GEN WARFARE SEPTEMBER 30, 2013
Elizabeth Wurtzel's subjects have always been sadness and age. Her first, famous book (Prozac Nation) was about her youthful depression. Lately, her magazine pieces have fit the theme of, loosely, middle-age tristesse. For New York, she took a freewheeling look at what it means to be a 45-year-old living like a 25-year-old. For Elle, she wrote about her fear of losing her looks. And now, for the Daily Beast, she writes about how today's young people aren't as cool as young people used to be. She is sad for the next generation, a new twist on her theme. I've got good (or maybe bad, by her lights) news for Wurtzel: penning a piece on this theme means she's not living like a 25-year-old anymore.
According to Wurtzel, the only young adult who's done anything at all of artistic note is Lena Dunham, whose thighs she calls "inexcusable." Worse, young adults are consuming the same premium television as people in middle-age, she says. College kids, like her, watch old-fogies Jon Stewart and Stephen Colbert. And rappers are old! Or at least Jay-Z and P-Diddy, the two rappers she cites, are old.
The culprit, of course, is the Internet, which "is not life. It is digital life." Jonathan Franzen can breathe a sigh of relief: he's got a fellow traveler.
I blame the Internet, for everything really, most especially for the coarseness like sea salt that has taken over. But because of the World Wide Web, there is too much content and not enough filter, and the value of talent has been decimated. Of course, The New York Times and more specifically its bestseller list is still a meaningful screen, but even that is not the same–unless you are the author of a sadomasochistic vampire legal thriller.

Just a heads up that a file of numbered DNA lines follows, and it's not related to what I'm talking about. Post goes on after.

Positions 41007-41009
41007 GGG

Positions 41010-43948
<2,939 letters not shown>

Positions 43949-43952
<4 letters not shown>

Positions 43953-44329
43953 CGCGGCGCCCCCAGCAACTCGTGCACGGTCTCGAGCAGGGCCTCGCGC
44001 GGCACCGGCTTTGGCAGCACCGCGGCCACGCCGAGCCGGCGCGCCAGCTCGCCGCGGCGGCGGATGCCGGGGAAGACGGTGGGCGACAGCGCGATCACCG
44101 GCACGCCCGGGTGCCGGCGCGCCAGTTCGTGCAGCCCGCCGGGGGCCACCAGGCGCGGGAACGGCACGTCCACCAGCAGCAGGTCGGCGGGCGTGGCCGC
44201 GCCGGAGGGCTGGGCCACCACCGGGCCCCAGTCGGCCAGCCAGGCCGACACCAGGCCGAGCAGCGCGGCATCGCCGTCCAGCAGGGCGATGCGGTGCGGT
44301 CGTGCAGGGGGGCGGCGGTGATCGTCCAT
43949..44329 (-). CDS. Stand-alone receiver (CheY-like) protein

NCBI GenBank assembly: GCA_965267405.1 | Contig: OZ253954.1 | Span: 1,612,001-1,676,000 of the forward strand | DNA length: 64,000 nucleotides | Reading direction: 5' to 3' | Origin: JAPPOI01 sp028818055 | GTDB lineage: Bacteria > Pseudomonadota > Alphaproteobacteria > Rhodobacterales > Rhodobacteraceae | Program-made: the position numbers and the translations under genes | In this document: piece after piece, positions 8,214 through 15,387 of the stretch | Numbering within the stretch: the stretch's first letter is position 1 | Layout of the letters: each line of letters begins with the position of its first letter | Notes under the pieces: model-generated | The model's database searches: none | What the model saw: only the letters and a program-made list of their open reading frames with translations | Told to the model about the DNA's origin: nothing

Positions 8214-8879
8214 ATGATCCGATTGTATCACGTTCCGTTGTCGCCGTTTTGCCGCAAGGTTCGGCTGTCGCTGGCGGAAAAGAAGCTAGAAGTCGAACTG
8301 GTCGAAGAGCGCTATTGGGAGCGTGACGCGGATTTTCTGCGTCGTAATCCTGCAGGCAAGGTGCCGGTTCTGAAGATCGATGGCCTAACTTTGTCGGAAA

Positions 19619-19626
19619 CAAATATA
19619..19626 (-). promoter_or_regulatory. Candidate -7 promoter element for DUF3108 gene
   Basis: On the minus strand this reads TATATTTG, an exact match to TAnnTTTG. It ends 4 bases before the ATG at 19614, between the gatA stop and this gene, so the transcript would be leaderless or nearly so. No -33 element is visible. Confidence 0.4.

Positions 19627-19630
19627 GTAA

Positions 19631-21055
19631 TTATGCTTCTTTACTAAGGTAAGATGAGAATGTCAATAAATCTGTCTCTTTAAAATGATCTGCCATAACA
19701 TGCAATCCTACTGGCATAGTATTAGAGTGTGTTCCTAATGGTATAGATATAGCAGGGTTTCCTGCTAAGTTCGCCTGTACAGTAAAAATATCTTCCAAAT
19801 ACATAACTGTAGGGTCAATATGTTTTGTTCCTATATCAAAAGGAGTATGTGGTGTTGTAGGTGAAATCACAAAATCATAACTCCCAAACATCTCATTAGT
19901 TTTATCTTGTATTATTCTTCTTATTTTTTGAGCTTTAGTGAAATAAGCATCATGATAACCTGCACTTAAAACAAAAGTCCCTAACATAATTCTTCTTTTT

Much creative work done by millenials has come in the tech industry, of course, which Wurtzel breezes lightly by with a sartorial diss that's more out of style than the clothes she's slagging. "I know that people in their twenties wearing khaki pants and polo shirts are doing very well with tech startups in places with names like Menlo Park."
I'm mildly sympathetic to what Wurtzel is really trying to get across: that twentysomethings today are a more careful generation than ones past. (There is data to back this up, and there are plenty of reasons why they might be gun-shy.) But she pins this argument on culture and misses too many people to name here. She could have named Frank Ocean and Kendrick Lamar instead of fortysomething rappers who came up in the nineties. She could have namechecked Tavi Gevinson, who is wildly successful and ambitious and still younger than Lena Dunham was when she frolicked in the Oberlin fountain. She could have brought up a million people putting their comedy and art and writing and music on the Internet and learning from each other's stuff and meeting each other that way. But instead, she named cross-generational successes and the twentysomething art that has connected with older audiences, that has made it past older gatekeepers. In a way, that a 46-year-old (no matter how smart or hip or young-feeling) has missed all this should make Wurtzel happy. It means there is still a youth culture, after all, even if it's one she doesn't like.
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